Today I rode along part of the final leg of the Phnom Penh Half Marathon as we went along the river on the way to the mass at St. Joseph Church. Click here for more about the marathon.
We’ll get everything set up tonight and be ready to go in the morning.
Ellie (L) and Zoe are two students from Notre Dame University in the United States. They are in Cambodia with Maryknoll for a summer program for two months and will spend part of their time at the Deaf Development Programme.
Here they learn Cambodian Sign Language with two of the DDP sign language teachers.
The monsoon rains are filling up the hydropower reservoirs now and our electricity supply is becoming more stable, with fewer outages. And last week our prime minister promised that there would be NO outages next year. We’ll have to wait and see about that.
The past year has seen a booming market in new and used generators. Faced with the extended power cuts because of the really dry season, more and more businesses and institutions–and wealthy families–bought generators for themselves. The average price of a generator went up fourfold from what I heard.
Now those people are going to be ticked off as the power stays on–and their new generator stays off. A whole lot of money went into the hardware and now it’s not much use.
There was an article in the international press today about US governments taking measures to prevent farmland in the United States from being owned and controlled by foreign governments and entities. The US is probably taking those steps because of China’s aggressive policy of buying not just the crops from other countries but their natural resources and the land itself.
Cambodia is experience a devastating invasion by China and Chinese nationals. Every day there are articles in the papers about land values increasing beyond the reach of locals; neighborhoods and whole towns being changed by the influx of Chinese business people and tourists; the rates of crime going up because of Chinese gangs and criminal activities; etc.
This is all backed up by personal stories of the people we encounter in our mission work, people who have been negatively affected and displaced by the Chinese.
Notice how every sign now has Chinese characters. It has become so common and so blatant that the Cambodian government has now ruled that all signs, first of all, must HAVE Khmer lettering (some were only in Chinese), and secondly, that the Khmer letters must be approximately twice the size of the Chinese characters.
This is a view from the hilltop where the Catholic church center is located in Sihanoukville. In previous years this view was of trees. Now they are gone. Basically all of the buildings visible here have sprung up since our retreat a year ago.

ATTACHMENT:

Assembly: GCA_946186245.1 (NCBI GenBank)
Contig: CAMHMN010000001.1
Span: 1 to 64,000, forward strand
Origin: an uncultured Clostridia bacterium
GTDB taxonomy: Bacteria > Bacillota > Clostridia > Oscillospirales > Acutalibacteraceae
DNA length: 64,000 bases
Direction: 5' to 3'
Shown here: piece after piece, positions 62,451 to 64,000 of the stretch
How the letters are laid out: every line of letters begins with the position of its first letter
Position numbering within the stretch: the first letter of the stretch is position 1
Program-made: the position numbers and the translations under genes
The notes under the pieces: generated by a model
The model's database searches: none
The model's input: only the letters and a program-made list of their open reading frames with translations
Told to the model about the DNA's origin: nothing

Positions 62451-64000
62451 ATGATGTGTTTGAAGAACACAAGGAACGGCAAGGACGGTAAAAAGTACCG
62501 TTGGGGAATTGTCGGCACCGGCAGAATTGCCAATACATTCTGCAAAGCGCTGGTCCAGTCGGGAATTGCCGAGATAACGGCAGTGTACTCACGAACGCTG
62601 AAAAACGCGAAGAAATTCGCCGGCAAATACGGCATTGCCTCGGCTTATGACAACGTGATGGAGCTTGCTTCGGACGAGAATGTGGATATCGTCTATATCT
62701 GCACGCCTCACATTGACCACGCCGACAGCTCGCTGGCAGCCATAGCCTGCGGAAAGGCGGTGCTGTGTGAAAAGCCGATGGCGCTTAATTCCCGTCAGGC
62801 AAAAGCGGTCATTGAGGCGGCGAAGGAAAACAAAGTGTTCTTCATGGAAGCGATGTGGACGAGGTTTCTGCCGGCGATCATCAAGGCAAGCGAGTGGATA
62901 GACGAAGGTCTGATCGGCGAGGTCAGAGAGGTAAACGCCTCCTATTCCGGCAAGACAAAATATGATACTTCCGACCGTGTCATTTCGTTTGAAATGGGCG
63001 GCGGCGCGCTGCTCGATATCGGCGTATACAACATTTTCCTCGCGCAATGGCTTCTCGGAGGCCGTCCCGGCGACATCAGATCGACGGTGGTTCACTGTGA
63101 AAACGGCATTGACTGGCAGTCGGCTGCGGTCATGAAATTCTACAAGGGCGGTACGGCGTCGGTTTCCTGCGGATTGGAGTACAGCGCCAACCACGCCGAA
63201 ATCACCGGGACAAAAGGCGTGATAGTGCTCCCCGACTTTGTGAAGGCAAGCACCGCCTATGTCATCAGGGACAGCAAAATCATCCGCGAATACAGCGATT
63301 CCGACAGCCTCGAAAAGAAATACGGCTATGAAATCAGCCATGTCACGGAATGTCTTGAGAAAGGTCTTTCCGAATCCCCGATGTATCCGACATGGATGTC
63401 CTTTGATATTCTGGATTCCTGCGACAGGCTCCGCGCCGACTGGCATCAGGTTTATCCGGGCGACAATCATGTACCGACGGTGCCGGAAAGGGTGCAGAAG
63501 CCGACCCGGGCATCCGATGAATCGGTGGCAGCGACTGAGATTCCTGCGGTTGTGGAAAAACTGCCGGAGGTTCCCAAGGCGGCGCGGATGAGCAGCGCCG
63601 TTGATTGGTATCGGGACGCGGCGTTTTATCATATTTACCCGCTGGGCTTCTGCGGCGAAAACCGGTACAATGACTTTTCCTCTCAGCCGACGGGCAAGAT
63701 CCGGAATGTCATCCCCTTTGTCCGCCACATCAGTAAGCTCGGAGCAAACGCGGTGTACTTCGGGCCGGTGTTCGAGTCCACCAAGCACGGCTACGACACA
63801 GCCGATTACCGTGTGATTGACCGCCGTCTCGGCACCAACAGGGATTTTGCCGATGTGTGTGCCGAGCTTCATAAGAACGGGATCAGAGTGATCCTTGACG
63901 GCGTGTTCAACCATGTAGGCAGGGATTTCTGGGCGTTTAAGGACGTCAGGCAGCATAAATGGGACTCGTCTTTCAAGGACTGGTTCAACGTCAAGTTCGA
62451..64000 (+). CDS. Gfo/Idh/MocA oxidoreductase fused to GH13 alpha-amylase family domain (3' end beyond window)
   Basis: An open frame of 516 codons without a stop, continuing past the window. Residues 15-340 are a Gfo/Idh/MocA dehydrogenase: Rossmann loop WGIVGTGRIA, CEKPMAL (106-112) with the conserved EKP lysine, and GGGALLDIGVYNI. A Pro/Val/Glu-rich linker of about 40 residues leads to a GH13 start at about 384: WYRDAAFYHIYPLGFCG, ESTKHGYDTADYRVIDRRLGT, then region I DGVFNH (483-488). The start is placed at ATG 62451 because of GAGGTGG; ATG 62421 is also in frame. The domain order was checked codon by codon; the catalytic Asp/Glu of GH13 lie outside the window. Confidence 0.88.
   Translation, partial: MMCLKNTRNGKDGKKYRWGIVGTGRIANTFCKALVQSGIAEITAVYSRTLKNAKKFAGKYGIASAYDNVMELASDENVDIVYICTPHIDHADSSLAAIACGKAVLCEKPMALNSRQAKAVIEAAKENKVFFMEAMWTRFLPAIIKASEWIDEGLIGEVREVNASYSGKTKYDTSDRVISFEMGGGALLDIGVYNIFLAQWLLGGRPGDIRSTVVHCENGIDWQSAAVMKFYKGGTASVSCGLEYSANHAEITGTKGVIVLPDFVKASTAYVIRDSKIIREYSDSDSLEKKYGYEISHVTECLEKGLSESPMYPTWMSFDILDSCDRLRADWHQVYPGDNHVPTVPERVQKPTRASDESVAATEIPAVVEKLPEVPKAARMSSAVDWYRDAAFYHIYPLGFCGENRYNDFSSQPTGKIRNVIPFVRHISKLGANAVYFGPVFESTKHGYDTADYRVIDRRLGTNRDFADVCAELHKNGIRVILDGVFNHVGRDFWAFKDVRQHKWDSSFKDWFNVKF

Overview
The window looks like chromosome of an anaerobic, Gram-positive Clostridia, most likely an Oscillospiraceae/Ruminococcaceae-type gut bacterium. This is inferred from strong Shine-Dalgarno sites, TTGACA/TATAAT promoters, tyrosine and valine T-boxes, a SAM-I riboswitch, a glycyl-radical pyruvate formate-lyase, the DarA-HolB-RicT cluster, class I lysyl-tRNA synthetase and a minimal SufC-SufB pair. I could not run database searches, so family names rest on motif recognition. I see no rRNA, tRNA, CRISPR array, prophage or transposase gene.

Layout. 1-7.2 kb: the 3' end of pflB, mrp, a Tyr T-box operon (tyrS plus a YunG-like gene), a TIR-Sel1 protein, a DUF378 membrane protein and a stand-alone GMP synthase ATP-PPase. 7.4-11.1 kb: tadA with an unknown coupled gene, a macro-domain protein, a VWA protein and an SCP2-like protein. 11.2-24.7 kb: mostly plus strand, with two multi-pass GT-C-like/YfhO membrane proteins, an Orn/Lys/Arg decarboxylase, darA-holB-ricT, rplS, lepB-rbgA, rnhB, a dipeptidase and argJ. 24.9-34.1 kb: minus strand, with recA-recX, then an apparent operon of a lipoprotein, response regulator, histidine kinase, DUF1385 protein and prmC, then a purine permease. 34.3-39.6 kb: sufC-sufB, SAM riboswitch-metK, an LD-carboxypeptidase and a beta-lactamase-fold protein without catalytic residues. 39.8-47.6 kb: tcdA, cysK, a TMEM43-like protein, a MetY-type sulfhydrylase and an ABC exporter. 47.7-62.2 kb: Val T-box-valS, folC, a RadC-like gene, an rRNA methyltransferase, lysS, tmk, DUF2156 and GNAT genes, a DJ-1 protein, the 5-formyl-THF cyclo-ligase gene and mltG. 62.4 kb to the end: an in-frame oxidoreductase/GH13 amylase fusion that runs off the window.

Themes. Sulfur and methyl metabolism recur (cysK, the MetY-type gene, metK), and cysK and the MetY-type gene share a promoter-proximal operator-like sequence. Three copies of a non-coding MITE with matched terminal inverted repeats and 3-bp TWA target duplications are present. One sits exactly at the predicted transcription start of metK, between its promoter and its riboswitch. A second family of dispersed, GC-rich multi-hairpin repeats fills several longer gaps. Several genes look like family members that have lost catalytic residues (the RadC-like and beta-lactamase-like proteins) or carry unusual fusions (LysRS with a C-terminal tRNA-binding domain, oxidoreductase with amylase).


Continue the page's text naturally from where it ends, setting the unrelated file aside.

In going to Sihanoukville for the priests retreat, the Chinese presence and influence was most obvious: • On the bus ride to Sihanoukville, the passengers across the aisle were speaking Mandarin. • We have too many priests for the rooms at the church center so in previous years the overflow stayed at the Salesian Priests training hotel twenty minutes away. Because of the increased traffic and congestion from construction, it now takes an hour to get to that site so our priests stayed in hotels–new and probably Chinese-owned–near the center. • The Salesians had a restaurant and gelato shop in central Sihanoukville. This year the rent was raised from $400 a month to almost $4,000 as the Chinese buy up everything in sight. The Salesians closed their shops where they had trained local youth. • The local people have been moved far outside the city, away from their jobs, as the Chinese buy up apartments and neighborhoods and raise the rents. • During the retreat I went to buy a Coke at a shop near the church. The shop is new and no one in the shop spoke English or Khmer, only Mandarin Chinese. • A local English newspaper is now producing a Chinese-language insert. • Construction is occurring everywhere and causing shortages of water and electricity. • The construction doesn’t benefit the locals. The construction companies are Chinese and they bring in their own workers. All the salaries, etc., go back to China. And the list goes on and on.
China now owns Cambodia and the government doesn’t complain because China gives them $600,000,000 a year no strings attached. (You can guess which pockets that goes into.) In return Cambodia supports China in international disputes, such as concerning the islands in the South China Sea.
Today was just a travel day. We had mass at 6:30 AM, a quick breakfast, and then everyone was on the road. Click here for photos of the last day.
Today was the final full day of the retreat for the priests of Cambodia. Click here to see how it went.